Deer Resistant Evergreen


Active Member
Does anyone have any insight on a fairly fast growing evergreen that is deer resistant? I am building a three layer screen with a hybrid poplar row, evergreen row, and ninebark/wild plum row
If you have suggestions, I would appreciate it.
Only thing I have ever seen as deer resistant is Eastern Red Cedar...every pine and spruce I have tried to grow has been browsed hard...
With heavy snow, they will even eat my cedars. And rub them to death. If planting, top the leader with aluminum screen per Brushpiles suggestion. Only thing that works short of fencing. They will browse the stems, but plant will still grow with leader. If you have the time, you can keep them sprayed with 1/3 milk mixed with water. Do every couple weeks or after rain.
resized line of ERC.jpg Deer love to rub ERC; I suspect they like it's scratchy nature. If your DPSM is low, no sweat with ERC. Another advantage with ERC is the fact that you might be able to find someone who would let you dig them for free. I have used some ERC and find that they do well in low-sunlight areas (see attached photos). I believe Norway spruce is your best option over the long run. Austrian pines are not bad for a fairly dense screen; they may experience some disease problems. A short line of 4-5 ERC, planted closely together, makes an excellent buck (hopefully) bed ... see 1st photo.ERC cropped.jpg

Would you believe all those ERC's have grown through their original cages which are still in place. If you look closely you can see a small steel rod in the first photo.
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One more vote for Eastern Red Cedar, and deer will rub it, but not as much as pine. Deer will also rub your Hybrid Poplar, which will only make the HP grow more vigorously.
Has anyone else avoided planting cedars because they have apple trees in the area and they're concerned with spreading cedar apple rust?
I've had zero browsing on blue and white spruce but those aren't exactly fast growing and blue are getting some sort of a disease here.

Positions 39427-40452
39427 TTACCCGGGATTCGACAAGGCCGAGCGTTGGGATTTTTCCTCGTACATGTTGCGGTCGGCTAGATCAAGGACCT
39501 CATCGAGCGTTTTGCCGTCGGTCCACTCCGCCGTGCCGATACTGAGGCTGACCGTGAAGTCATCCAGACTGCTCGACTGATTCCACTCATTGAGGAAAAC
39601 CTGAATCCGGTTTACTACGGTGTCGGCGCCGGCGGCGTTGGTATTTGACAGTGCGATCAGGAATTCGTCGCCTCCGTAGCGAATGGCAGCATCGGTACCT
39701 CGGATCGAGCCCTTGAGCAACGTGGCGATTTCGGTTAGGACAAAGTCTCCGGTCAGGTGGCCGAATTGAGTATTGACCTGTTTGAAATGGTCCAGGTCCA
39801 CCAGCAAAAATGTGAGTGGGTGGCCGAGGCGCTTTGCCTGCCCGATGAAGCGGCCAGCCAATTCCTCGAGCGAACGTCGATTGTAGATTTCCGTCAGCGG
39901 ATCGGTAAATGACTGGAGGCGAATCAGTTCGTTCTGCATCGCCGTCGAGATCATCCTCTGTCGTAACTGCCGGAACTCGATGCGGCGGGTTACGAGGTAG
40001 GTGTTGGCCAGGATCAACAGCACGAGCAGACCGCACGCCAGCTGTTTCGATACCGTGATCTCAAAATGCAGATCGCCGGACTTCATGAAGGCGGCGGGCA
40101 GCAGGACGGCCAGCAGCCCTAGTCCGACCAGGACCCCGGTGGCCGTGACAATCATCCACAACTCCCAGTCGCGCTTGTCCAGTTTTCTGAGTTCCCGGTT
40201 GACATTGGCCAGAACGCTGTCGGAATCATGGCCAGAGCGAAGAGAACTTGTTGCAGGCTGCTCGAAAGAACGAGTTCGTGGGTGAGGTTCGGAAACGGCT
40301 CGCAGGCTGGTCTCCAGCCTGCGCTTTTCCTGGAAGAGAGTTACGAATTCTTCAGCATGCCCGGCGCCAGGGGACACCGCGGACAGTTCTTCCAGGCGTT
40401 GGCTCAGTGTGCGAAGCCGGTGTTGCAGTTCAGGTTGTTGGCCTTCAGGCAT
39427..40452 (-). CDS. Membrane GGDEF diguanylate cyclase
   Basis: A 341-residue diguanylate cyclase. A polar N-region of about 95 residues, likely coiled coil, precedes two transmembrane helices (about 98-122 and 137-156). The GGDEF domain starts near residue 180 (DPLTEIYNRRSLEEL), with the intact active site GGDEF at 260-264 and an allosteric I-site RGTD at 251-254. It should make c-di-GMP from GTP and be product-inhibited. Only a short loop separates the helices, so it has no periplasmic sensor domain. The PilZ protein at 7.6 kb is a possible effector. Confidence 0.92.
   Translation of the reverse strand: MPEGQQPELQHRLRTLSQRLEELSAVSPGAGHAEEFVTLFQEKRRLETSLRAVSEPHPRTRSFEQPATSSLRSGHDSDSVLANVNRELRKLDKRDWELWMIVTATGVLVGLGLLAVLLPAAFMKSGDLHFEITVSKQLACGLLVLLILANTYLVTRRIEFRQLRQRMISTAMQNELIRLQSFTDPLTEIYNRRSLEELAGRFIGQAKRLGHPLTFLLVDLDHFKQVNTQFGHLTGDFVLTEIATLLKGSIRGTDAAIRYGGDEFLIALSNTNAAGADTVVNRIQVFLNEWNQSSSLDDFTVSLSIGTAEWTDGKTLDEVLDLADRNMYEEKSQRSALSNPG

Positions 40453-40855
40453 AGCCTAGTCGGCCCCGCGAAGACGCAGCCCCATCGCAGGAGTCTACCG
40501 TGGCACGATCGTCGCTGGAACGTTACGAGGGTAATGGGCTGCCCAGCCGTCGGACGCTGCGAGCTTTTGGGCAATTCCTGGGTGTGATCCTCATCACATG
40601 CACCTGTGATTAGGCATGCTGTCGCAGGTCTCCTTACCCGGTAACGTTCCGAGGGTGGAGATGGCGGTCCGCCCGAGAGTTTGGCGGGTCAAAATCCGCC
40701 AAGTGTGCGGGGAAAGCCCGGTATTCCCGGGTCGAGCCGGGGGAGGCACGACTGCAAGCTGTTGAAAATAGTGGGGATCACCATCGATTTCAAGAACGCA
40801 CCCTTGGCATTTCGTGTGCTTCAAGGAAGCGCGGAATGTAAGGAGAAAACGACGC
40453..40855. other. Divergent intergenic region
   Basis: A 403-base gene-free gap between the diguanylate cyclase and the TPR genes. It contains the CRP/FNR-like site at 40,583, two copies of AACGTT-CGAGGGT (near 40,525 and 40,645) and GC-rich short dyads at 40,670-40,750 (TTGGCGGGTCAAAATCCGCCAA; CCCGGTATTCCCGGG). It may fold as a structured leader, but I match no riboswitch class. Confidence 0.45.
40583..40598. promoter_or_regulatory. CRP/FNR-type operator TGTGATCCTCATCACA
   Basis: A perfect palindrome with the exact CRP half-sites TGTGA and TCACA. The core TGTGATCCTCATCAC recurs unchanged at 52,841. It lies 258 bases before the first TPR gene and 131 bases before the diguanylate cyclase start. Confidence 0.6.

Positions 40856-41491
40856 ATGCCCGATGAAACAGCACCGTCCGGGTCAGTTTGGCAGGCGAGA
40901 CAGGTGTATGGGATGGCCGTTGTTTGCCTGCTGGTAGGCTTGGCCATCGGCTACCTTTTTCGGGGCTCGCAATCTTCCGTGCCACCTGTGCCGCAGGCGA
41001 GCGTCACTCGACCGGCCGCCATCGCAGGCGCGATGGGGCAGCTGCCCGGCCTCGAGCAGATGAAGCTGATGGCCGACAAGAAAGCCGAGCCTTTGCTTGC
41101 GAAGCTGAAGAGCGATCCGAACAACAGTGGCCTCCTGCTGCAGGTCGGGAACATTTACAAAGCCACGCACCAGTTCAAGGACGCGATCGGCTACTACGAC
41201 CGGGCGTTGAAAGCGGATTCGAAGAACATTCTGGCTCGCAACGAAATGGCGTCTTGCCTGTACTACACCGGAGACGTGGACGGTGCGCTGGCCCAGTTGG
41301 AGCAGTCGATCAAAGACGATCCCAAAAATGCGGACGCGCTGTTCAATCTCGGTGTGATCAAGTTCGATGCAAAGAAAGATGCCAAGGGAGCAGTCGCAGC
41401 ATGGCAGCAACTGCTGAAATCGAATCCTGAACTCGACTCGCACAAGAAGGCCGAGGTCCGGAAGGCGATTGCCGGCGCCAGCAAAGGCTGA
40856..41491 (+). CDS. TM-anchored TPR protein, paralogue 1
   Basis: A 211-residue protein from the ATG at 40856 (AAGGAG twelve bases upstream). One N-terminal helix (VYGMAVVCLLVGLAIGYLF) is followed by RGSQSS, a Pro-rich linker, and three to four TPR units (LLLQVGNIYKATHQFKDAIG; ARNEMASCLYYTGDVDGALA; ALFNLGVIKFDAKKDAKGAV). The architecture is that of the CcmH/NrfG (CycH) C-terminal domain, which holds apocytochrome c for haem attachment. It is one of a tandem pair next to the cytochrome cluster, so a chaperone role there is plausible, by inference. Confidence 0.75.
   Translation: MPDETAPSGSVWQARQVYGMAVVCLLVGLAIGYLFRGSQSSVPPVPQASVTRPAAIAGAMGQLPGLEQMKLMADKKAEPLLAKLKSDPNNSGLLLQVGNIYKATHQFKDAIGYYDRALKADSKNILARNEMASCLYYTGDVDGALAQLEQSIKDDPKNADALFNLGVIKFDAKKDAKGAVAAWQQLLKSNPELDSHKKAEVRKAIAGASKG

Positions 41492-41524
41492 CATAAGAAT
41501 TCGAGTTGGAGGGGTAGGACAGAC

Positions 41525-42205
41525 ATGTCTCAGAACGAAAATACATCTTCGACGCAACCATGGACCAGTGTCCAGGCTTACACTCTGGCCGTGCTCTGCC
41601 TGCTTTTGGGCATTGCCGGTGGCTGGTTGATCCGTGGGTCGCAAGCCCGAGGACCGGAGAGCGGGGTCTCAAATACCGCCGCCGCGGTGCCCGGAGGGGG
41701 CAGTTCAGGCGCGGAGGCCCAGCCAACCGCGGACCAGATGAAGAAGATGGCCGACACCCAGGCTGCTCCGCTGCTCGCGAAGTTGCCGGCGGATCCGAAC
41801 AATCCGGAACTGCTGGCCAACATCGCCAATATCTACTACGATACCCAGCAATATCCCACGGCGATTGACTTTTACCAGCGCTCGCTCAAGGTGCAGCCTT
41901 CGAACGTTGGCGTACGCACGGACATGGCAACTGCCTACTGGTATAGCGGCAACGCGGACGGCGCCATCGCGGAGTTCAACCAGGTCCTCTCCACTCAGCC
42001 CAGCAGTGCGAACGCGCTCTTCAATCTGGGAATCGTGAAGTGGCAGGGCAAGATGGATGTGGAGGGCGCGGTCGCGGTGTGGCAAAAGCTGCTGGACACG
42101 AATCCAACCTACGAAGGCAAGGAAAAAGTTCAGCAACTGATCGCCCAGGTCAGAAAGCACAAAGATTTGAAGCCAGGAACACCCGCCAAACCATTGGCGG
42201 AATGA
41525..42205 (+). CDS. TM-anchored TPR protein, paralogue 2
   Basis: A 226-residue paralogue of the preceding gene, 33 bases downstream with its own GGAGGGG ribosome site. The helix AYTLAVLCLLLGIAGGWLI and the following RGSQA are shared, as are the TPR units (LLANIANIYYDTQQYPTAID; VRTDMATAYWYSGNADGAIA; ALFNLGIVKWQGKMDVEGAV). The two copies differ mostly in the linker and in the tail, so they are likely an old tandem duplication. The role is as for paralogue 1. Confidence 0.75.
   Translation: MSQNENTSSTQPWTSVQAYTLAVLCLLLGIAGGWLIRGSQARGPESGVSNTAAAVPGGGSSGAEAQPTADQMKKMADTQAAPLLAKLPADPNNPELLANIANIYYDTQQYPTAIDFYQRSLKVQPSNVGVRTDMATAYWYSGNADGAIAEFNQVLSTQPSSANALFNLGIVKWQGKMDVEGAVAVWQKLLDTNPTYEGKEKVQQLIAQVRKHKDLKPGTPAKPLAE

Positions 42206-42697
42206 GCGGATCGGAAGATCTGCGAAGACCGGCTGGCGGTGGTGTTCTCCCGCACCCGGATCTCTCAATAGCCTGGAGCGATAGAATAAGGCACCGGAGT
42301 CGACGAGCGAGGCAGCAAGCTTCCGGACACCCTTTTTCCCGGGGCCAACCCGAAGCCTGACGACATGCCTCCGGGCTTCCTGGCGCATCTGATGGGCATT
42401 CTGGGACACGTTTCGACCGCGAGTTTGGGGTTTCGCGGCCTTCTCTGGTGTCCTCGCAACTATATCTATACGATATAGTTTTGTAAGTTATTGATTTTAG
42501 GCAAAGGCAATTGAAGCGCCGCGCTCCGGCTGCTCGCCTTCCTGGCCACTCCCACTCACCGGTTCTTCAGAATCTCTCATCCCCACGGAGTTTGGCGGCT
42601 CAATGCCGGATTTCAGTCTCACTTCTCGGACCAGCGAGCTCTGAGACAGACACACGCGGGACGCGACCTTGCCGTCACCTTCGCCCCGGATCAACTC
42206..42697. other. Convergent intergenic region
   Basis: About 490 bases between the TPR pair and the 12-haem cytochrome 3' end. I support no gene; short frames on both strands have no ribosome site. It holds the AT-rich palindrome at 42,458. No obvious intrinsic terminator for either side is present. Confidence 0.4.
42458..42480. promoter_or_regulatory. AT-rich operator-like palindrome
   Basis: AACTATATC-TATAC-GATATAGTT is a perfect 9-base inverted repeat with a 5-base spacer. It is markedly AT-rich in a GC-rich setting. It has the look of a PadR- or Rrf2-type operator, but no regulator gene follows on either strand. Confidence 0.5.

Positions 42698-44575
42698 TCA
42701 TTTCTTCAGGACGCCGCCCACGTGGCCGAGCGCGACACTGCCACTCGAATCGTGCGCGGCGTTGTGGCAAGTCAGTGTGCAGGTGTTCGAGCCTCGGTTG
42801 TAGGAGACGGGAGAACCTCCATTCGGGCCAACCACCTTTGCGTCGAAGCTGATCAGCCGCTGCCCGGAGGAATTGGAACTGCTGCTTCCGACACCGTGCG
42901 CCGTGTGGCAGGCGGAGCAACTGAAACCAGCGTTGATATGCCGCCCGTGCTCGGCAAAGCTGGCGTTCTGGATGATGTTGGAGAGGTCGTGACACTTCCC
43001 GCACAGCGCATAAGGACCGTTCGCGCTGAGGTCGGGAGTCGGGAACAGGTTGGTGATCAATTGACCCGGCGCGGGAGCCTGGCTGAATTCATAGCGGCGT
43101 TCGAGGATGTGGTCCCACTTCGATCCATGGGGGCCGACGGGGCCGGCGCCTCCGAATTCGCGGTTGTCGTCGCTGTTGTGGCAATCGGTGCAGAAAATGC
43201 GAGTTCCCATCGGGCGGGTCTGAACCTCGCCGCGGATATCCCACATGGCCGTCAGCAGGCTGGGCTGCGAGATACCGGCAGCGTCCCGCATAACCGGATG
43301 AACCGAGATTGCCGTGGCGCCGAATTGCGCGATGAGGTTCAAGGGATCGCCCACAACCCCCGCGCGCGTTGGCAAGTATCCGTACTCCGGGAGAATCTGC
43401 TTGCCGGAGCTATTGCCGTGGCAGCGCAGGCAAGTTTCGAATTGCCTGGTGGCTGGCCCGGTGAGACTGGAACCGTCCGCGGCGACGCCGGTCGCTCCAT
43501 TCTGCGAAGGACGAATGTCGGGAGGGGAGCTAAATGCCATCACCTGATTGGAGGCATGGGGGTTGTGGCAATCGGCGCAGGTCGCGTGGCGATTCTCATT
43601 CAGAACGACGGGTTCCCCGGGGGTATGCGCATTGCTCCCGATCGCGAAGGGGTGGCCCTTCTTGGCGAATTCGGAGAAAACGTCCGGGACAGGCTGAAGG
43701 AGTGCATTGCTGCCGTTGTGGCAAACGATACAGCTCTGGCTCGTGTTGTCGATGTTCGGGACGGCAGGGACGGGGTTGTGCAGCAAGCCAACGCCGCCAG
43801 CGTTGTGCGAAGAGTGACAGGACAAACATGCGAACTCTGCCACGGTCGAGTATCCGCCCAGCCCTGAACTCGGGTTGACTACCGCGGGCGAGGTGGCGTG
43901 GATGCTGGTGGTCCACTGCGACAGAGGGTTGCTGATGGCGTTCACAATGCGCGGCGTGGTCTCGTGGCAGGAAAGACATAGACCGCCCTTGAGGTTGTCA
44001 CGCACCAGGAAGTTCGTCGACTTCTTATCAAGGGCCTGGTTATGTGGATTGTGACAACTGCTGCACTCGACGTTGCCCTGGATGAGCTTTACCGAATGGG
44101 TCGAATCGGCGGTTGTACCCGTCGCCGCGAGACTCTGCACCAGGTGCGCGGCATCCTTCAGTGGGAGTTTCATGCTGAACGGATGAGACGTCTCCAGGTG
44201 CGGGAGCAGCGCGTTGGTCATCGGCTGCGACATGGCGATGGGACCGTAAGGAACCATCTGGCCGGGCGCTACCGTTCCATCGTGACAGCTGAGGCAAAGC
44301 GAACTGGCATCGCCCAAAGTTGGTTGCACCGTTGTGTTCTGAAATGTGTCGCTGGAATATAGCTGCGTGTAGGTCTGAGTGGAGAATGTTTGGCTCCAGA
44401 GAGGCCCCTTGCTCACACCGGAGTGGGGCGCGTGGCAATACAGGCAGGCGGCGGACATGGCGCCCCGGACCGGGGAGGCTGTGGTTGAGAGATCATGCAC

Norway are faster growing, seem to have less disease issues but they do get rubbed more and get browsed (but very minimal damage from browsing).
G squared 23, I checked with the forestry dept. on The wisdom of killing every red cedar tree on my property once. The cedar rust was really putting a hurting on some not so resistant"cedar apple rust resistant"apple trees I had planted. They told me to stop the rust from reaching those trees that every red cedar tree within 4 1/2 miles would need to be eliminated. So IF you have or plant apple trees that react badly to cedar rust then planting more red cedars might be a net negative but rest assured the cedar rust spores "travel" by you today anyhow. The cure is more about using trees that are truly more resistant to it.That ramped up the releasing of the wild apple trees present where a large amount of them are not so affected by cedar rust.

And as to evergreens, I have not yet seen an evergreen tree here that would be safe from deer in the tougher winters. They eat our white pine first and Blue and Norway spruce last. Red cedar is one of the trees here that I ration each year by dropping just a few in February for the deer to eat.

For planted screening here Miscanthus Giganteus is working well; I have seen zero deer browsing on it to date(has been in about three years). And planting spruce fenced around the bottom five feet to get it past the deer would be okay(ten year deal to grow). For a quick screen, non-winter felling of cedar and dragging it full length and placed as screening has helped to grow some very brushy screens that have worked well during hunting season.

Oakseeds, those are some great red cedars you have pictured;we never see them in that shape here and wouldn't even recognize them as red cedar.
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Norway spruce in farm country in WI. I've planted over 15,000 and the deer have not touched them
That's cool, I planted 200 of them...all but about 30 died on their own and about 15 of those got eaten by deer night before last...the ones they ate are from 15 - 30 yards of our house...
My caretaker toured the farm today. Checked on the 8000 norways we planted last spring. Couldn't find a dead one. They looked great

Must be regional
My caretaker toured the farm today. Checked on the 8000 norways we planted last spring. Couldn't find a dead one. They looked great

Must be regional

I put 50 in the ground last spring with a zero percent survival rate. Any young evergreen here gets ****ing demolished.

I planted and caged 8 this year to start a screen and add some sort of green to the property.
I dug about a dozen red cedars sprouts off the back of my in laws land. All of them were 6-12 inches high and within 100 ft of the one mature red cedar on the property. None showed signs of browse. They are potted and waiting the trip to my farm. I dont know how fast they grow, but these were in great shape and in a fairly open area with good deer traffic.